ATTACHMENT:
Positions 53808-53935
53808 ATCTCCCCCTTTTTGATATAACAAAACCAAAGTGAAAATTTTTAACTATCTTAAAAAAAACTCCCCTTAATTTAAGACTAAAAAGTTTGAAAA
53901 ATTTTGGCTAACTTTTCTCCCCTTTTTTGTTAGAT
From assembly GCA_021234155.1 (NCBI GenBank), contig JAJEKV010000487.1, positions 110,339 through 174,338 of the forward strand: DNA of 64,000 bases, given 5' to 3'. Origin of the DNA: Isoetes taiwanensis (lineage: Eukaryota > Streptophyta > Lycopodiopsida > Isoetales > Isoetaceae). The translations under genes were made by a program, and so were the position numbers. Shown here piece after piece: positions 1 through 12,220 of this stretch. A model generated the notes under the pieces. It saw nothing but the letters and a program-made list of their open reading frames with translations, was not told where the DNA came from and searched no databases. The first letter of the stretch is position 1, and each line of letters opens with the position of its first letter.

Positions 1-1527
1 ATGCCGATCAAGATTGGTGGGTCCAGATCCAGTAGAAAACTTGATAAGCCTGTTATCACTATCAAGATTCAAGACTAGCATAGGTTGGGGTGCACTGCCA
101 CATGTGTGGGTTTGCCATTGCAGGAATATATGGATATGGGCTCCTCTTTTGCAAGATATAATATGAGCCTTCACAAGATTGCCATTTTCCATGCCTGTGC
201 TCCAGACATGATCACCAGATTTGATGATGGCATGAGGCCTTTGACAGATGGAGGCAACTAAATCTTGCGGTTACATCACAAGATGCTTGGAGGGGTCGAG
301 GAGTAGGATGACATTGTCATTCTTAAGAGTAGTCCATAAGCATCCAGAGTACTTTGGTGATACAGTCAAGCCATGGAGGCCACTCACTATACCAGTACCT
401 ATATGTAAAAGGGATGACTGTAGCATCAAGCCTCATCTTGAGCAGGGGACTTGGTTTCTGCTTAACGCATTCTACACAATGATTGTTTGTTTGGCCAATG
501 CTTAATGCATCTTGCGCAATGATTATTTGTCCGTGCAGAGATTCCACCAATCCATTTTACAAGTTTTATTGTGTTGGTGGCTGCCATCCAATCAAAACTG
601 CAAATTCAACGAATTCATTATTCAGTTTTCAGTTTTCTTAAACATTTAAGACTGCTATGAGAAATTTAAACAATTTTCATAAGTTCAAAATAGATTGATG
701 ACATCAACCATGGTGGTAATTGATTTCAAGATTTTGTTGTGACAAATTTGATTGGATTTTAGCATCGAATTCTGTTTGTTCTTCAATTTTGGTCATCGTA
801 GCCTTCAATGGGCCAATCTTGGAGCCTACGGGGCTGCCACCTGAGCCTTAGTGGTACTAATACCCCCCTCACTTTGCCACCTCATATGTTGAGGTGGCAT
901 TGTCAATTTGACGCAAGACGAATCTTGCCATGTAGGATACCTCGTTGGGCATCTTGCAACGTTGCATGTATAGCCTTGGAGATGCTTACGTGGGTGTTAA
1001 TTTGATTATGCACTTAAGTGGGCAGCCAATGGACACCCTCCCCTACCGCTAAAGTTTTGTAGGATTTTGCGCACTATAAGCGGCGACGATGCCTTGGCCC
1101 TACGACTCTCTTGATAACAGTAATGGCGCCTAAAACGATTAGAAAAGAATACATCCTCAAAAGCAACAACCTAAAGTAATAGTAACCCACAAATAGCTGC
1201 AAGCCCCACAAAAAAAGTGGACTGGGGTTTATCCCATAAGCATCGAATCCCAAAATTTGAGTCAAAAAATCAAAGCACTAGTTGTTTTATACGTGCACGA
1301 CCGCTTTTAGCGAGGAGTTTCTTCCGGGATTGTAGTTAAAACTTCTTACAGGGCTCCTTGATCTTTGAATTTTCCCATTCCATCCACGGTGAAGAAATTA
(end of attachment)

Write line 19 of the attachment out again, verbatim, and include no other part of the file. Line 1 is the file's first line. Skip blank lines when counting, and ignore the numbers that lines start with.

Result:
1301 CCGCTTTTAGCGAGGAGTTTCTTCCGGGATTGTAGTTAAAACTTCTTACAGGGCTCCTTGATCTTTGAATTTTCCCATTCCATCCACGGTGAAGAAATTA